Gov. Whitmer announces plan to eliminate funding gap between schools

Michigan

LANSING, Mich. (WLNS) — Governor Gretchen Whitmer announced her new plans today to use money from the American Rescue Plan and the expected surplus in the state to eliminate the funding gap between schools.

“Right now, we have an unprecedented opportunity to help each and every student recover academically, mentally, and physically,” said Governor Gretchen Whitmer. “As we emerge from the pandemic and begin our economic recovery, we must work together to provide equitable school funding, attract and retain top talent, facilitate post-secondary transitions, and build stronger, safer schools. With the resources we have available to us thanks to federal aid and a state surplus, we can making lasting, transformative investments in our kids and schools that will have positive impacts for generations.” 

David Hecker, President of the American Federation of Teachers Michigan says lack of funding is the root of many issues in the school system.

“Between teacher shortage issues, program cuts, curriculum narrowed for our kids all because of the lack of proper funding for schools,” Hecker said.

Doug Pratt, Director of Public Affairs for Michigan Education Association agrees, he says this will help them in the right direction.

“Doing what we can to stop the trend with this educator shortage and bring more people into the profession to meet both the academic and the social, physical and emotional health,” said Pratt. “This is an opportunity to address decades of underfunding for education and it’s an opportunity you simply can’t miss.”

In the last year, Michigan has gone from a nearly $ 3 billion deficit to a $3.5 billion surplus, Whitmer’s office said.

“There isn’t a governor in the country who could have predicted the challenges that lay ahead just over a year ago, but Governor Whitmer has helped lead Michigan through a difficult time and we are now emerging from the public health crisis in a very strong financial position,” said State Budget Director David Massaron. “We have a unique opportunity to make investments in education that are lasting and that can better support our teachers and improve outcomes for our students.”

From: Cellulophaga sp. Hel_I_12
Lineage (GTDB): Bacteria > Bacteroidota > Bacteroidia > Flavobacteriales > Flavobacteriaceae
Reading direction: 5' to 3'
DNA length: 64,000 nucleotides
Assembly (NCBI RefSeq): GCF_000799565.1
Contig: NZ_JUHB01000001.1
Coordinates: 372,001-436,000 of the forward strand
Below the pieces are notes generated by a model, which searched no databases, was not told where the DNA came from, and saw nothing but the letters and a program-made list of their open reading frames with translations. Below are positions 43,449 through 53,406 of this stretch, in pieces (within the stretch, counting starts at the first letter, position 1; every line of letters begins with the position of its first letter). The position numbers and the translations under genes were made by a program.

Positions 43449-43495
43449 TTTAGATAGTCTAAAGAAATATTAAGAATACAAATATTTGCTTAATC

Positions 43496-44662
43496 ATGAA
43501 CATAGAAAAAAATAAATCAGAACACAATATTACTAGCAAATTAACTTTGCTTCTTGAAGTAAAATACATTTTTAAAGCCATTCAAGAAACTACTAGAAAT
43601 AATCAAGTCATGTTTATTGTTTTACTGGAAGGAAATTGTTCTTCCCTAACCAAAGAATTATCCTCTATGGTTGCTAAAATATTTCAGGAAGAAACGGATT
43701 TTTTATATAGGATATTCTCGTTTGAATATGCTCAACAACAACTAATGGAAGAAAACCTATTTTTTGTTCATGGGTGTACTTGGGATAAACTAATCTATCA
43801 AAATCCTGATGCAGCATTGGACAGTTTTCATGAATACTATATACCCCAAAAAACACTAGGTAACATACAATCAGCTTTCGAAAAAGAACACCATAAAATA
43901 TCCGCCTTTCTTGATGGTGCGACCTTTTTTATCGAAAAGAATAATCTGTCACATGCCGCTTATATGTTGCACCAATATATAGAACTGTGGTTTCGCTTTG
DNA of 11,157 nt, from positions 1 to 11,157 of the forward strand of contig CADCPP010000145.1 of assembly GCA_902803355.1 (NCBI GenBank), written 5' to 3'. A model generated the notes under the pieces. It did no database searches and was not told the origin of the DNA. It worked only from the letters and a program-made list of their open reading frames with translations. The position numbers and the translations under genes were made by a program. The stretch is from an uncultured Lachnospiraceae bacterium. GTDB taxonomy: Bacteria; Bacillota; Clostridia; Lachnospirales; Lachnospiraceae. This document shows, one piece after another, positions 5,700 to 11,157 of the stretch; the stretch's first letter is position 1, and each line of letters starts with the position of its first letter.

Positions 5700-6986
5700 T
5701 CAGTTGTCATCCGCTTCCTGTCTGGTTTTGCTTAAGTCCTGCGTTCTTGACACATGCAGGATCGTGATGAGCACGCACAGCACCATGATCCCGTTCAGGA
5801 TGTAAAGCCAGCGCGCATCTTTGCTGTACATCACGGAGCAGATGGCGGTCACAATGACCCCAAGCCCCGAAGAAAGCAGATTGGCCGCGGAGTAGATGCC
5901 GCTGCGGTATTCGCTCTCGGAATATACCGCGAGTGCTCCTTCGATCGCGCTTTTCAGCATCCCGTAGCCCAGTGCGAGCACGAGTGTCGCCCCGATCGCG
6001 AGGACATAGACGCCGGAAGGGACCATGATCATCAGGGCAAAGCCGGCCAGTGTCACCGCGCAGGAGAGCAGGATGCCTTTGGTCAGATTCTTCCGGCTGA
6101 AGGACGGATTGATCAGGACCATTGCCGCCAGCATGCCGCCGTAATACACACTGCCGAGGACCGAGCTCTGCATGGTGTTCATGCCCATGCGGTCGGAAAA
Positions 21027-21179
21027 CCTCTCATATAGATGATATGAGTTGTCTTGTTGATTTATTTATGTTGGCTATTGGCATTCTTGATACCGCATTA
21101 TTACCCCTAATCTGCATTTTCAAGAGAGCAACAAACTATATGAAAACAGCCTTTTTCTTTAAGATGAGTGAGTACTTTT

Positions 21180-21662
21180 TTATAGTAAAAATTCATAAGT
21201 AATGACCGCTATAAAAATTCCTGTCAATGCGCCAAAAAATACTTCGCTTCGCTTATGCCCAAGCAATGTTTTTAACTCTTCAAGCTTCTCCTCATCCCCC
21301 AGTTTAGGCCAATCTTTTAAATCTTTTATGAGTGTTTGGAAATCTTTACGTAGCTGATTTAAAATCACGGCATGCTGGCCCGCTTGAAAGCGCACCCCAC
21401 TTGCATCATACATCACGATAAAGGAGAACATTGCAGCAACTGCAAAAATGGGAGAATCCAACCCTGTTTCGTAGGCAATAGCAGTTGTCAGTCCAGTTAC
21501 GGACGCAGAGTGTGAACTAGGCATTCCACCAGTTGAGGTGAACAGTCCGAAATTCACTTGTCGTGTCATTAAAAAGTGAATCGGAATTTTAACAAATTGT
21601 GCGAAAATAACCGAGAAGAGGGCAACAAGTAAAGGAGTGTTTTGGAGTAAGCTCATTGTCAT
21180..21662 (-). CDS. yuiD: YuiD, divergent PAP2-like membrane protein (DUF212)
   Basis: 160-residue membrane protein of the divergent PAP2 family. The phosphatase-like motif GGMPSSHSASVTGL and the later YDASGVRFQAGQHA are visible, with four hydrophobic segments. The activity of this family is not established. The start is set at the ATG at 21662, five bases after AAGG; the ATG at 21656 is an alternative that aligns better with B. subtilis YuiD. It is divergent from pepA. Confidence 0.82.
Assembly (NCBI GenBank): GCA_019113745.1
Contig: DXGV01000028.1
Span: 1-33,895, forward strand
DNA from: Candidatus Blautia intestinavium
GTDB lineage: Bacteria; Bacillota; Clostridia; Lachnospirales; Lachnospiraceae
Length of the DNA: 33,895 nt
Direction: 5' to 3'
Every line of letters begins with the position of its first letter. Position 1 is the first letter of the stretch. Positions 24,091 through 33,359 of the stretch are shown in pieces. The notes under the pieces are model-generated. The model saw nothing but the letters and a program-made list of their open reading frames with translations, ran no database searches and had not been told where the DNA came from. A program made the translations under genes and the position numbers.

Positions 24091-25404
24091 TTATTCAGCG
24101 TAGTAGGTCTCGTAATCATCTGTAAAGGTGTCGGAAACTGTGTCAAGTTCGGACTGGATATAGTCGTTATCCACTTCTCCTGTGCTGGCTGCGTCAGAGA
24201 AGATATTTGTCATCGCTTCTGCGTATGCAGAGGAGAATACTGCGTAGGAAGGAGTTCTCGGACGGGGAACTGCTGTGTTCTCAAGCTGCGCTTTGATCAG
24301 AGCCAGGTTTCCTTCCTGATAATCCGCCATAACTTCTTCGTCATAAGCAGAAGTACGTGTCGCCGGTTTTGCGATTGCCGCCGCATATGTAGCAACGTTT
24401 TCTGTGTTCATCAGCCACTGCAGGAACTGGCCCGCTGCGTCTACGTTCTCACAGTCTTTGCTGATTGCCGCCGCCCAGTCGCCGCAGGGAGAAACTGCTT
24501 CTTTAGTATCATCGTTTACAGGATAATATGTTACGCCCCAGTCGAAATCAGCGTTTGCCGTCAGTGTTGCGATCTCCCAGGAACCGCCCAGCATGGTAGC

“A once in a century pandemic calls for an unprecedented response,” said Student Recovery Advisory Council Chair Kevin Polston. “This historic investment into our education system will support a brighter future for Michigan’s children. The Student Recovery Advisory Council Blueprint for a Comprehensive Recovery lays out evidence-based plans for school leaders and policymakers to make the best use of funds.” 

Whitmer’s office said the plan puts hundreds of millions of dollars toward student academic recovery and mental health, with funding to attract and retain talented teachers, school psychologists, counselors, social workers, and nurses. 

“Governor Whitmer has had the backs of educators throughout the pandemic and now is the time for educators to have the Governor’s back with her efforts to release the necessary funding to help teachers educate our students next school year,” said Rick Meeth, president of the Bay City Education Association. 

State Representative Thomas Albert (R) said in a press release getting students back in the classroom should also be a priority.

“My primary focus is on helping students catch up on learning lost during the COVID-19 pandemic and making sure that in-person instruction is prioritized moving forward. Most kids learn better in the classroom, and the school setting is also critically important to their social and emotional growth. I hope the governor shares that priority,” said Albert.

Education leaders say funding school districts is the main priority.

“Continuing to have this conversation about in-person, virtual it’s not something that’s moving the ball forward. We need to focus on what individual students need,” said Pratt.

Here are some of the frameworks of the bill, according to Whitmer’s office.

·         Closing the funding gap between schools in lower and higher-income communities with a $262 million investment. This goal was put forward as part of Proposal A in 1994. 

·         Investing funds in students who need them the most through a weighted funding formula which distributes education dollars more equitably. 

o    This model supports at-risk students ($20.4m), special education ($60m), and English language learners ($12.2m). 

o    For special education specifically, we are allocating $6 million for pre-employment training, expanding a remote learning library, and hiring more qualified personnel for children with disabilities. 

·         A combined $500 million for districts to hire and retain more educators, psychologists, social workers, counselors and nurses, and provide student loan debt relief for mental and physical health professionals who work in high-need districts. 

·         Substantial investments to help students plan for life after high school by facilitating post-secondary transitions:  

o    $50 million to double funding for CTE, vocational, and skilled trades programs. 

o    $55 million to expand dual enrollment and early middle college programs. 

o    And $100 million to hire more guidance and career counselors.  

·         $500 million for school infrastructure. 

Other notable pieces include: 

·         $402 million to increase the foundation allowance by 4% ($163/$326 per pupil)  

·         $350 million to stabilize enrollment over 2 years for districts after COVID related unpredictability and pupil losses. 

·         $41.5 million for literacy coaches, an increase of $10 million from current law. 

·         $50 million for ongoing student mental health programs. 

·         A 2% operational funding increase for community colleges. 

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